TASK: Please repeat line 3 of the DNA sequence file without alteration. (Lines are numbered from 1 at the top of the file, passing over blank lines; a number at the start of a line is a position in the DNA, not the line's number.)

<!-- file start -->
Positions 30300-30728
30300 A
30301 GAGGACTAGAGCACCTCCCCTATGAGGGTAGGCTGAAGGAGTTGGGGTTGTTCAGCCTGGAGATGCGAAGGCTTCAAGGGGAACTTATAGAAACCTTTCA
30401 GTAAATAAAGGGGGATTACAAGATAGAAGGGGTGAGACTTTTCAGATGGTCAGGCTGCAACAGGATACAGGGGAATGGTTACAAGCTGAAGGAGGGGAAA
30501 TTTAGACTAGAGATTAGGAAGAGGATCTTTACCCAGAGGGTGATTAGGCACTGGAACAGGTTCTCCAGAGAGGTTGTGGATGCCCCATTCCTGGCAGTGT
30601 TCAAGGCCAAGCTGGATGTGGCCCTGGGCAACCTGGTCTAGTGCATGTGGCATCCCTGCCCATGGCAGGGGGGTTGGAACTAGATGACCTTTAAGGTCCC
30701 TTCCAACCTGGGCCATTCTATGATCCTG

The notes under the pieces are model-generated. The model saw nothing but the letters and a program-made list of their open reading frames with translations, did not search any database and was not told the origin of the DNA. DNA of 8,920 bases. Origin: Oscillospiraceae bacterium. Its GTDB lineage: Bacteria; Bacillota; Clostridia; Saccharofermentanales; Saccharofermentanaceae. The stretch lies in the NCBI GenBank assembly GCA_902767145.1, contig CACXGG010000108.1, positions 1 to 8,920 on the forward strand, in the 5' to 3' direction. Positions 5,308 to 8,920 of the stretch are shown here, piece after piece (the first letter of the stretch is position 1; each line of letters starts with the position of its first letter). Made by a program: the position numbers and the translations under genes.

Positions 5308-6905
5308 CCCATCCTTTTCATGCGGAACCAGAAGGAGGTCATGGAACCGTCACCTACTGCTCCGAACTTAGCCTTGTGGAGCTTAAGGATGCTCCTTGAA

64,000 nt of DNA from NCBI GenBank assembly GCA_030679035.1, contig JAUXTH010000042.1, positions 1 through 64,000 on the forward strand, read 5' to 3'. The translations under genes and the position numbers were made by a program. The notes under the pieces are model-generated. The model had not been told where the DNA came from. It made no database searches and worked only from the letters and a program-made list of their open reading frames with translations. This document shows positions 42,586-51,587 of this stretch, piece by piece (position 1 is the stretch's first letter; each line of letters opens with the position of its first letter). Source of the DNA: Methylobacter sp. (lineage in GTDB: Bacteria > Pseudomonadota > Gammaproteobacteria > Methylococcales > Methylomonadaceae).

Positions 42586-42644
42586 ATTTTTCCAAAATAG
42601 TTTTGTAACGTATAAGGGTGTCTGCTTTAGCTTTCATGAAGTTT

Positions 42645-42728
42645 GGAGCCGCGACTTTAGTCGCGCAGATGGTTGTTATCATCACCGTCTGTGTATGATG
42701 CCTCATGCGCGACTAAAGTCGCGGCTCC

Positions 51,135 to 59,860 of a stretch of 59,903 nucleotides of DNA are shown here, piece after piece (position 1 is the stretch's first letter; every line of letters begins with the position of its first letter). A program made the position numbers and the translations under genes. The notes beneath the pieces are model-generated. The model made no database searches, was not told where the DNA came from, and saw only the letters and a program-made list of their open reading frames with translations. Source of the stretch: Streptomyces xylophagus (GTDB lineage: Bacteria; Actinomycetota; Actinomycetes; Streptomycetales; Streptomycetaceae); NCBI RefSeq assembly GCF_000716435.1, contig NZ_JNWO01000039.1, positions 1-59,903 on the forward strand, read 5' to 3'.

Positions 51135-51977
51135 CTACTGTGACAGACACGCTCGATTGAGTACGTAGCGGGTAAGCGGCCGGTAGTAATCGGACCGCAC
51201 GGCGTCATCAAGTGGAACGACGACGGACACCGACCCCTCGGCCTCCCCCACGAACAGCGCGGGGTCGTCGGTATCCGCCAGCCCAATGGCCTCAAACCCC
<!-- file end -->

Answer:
30301 GAGGACTAGAGCACCTCCCCTATGAGGGTAGGCTGAAGGAGTTGGGGTTGTTCAGCCTGGAGATGCGAAGGCTTCAAGGGGAACTTATAGAAACCTTTCA